The Boston Globe Sunday Magazine ran a hopeful cover highlighting a Scott Helman story arguing that the legislature’s 2012 redistricting law shows a culture change on Beacon Hill. Perhaps. But one robin does not a spring make. Helman does see some additional robins and anoints some heroes but we may not be ready to throw off decades of political culture just yet.
The political scientist Daniel Elazar described political culture as “the political pattern of orientation to political action in which each political system is embedded.” It is “rooted in the cumulative historical experiences of particular groups of people.” Culture is tenacious but as a human construct can be altered.
Elazar found that Massachusetts has an “individualistic” political culture, a system that features trading of favors, politics based on relationships, politics as a market, and even some forms of corruption. The state also has a strong influence from “moralistic” politics, a form in which officials are high-minded and act for the public good. Presumably the transformation Helman sees is one that moves away from individualistic politics and toward moralistic politics. Helman wrote that:
The new maps signify something deeper, and potentially more lasting, than just better-looking districts. They reflect a broader cultural evolution at the State House, especially within the Democratic establishment, away from a machine-style approach to politics and toward a more modern, more progressive leadership.
Helman’s movement has heroes: Deval Patrick, Rep. Michael Moran, Senator Sonia Chang-Diaz, Senator Stanley Rosenberg. The story has more than redistricting; it has pension reform, ethics reform, a new law giving municipalities flexibility over health care for their workers.
Perhaps these changes signal an emerging reform culture. But it is at least as plausible that they were more pushed upon the legislature than instigated by the house or senate. As Helman recognizes the redistricting process has engendered litigation in the last three cycles (not always successful, either). But the last process resulted in a court judgment that the legislature had discriminated against minority voters, and a forced redrawing of districts. Not incidentally Speaker Thomas Finneran later pled guilty to obstruction of justice concerning his role in the litigation. No need to go through that again. Moreover, redistricting could no longer remain the back room game favored by insiders. Voting rights groups have easy access to redistricting software and the training to use it. So purity of heart may have been some motivation for the hero legislators, but not as much as Helman argues.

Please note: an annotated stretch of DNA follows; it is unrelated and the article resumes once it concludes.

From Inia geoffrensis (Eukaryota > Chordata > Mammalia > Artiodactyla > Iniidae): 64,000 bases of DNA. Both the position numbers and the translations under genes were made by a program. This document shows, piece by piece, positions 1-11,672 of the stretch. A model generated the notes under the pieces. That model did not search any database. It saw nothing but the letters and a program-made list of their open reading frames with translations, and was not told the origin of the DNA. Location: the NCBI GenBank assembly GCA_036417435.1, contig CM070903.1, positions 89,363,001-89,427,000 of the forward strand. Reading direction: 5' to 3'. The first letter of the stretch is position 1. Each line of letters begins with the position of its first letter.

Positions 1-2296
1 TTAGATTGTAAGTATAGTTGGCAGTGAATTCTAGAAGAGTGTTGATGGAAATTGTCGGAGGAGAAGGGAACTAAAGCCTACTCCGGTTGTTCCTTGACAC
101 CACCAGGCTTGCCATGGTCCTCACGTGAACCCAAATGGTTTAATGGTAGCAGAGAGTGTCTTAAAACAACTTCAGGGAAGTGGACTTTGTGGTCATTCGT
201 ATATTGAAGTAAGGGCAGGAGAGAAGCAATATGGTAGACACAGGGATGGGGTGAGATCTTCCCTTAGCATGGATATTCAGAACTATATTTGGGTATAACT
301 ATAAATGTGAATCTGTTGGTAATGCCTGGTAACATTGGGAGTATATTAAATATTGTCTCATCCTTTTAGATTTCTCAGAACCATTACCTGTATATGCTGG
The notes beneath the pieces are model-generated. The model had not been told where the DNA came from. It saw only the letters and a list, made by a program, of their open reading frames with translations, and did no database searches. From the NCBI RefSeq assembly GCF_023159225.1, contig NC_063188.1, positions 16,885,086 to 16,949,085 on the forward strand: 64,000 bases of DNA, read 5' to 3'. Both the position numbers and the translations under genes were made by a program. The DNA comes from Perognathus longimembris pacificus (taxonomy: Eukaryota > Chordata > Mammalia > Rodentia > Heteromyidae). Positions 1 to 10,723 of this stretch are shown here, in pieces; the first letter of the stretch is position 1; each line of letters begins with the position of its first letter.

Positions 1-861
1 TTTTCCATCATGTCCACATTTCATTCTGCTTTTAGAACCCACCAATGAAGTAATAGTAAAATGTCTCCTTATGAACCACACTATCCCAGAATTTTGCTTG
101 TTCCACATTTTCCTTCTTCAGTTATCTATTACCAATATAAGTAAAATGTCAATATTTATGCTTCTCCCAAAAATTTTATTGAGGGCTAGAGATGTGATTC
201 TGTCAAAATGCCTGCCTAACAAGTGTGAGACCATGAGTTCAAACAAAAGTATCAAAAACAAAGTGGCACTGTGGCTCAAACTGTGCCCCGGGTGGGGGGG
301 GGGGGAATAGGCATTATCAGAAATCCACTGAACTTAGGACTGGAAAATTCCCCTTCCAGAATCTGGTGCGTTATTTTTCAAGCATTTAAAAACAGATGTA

What about all these other reforms? Look back at ethics reform and pension reform and you will not see a legislature boldly ferreting out wrongdoing and moving proactively. Rather media attention and public distaste for a political culture that seems to enrich insiders at public expense goaded Beacon Hill to respond. Municipal contract reforms are recognition that public employees cannot expect the public to provide them a better health care package than taxpayers can afford themselves.
We’ve been down the reform road before. We had ethics reform and Ward Commission reforms spurred by public disgust in the wake of the MBM scandal of the Seventies. In the Nineties the Globe found leading state lawmakers frolicking on a beach in Puerto Rico at lobbyists’ expense while they were ostensibly attending a December conference for state legislators. Under pressure from the Globe, Common Cause, and the public, the legislature passed a campaign finance bill. A Special Commission on Ethics formed after the Puerto Rico vacation reported with reform recommendations in 1995, but without public pressure the reform suggestions died. In 1998 Common Cause backstopped a state ballot law change to allow public financing of elections. The legislature did all it could to resist that law and eventually repealed it.
Back in October in Democracy Inaction I noted that the casinos debates showed no sign of the legislative leadership loosening its stranglehold on policy making. Somehow, dozens of house members who thought casinos were a bad idea under anti-casinos speaker Sal DiMasi experienced a change of heart under pro-casinos Robert DeLeo. Two academic studies, one in 1981 and one in 1995, had asked legislators in thirty-eight states their perceptions of the most decisive players in their branches. In 1981, the Massachusetts leadership finished first. In 1995 it had slipped back to third. Could that have changed much?
Today’s Globe headline, Probation charges could be imminent: Case could involve a dozen legislators, others, lawyers say does not help Helman’s argument.
Sal DiMasi and Dianne Wilkerson. DiMasi being re-elected under the threat of indictment and handing the speakership off to DeLeo. Legislative leaders (even ones with federal records) moving out of the legislature and into lobbying firms. Bills being stalled in committee by chairs who might suffer in their outside careers if the legislation passes.
Redistricting is a positive development, and other recent reforms show legislative responsiveness to public concerns. But let’s take a wait and see approach to Helman’s thesis of cultural change sweeping Beacon Hill.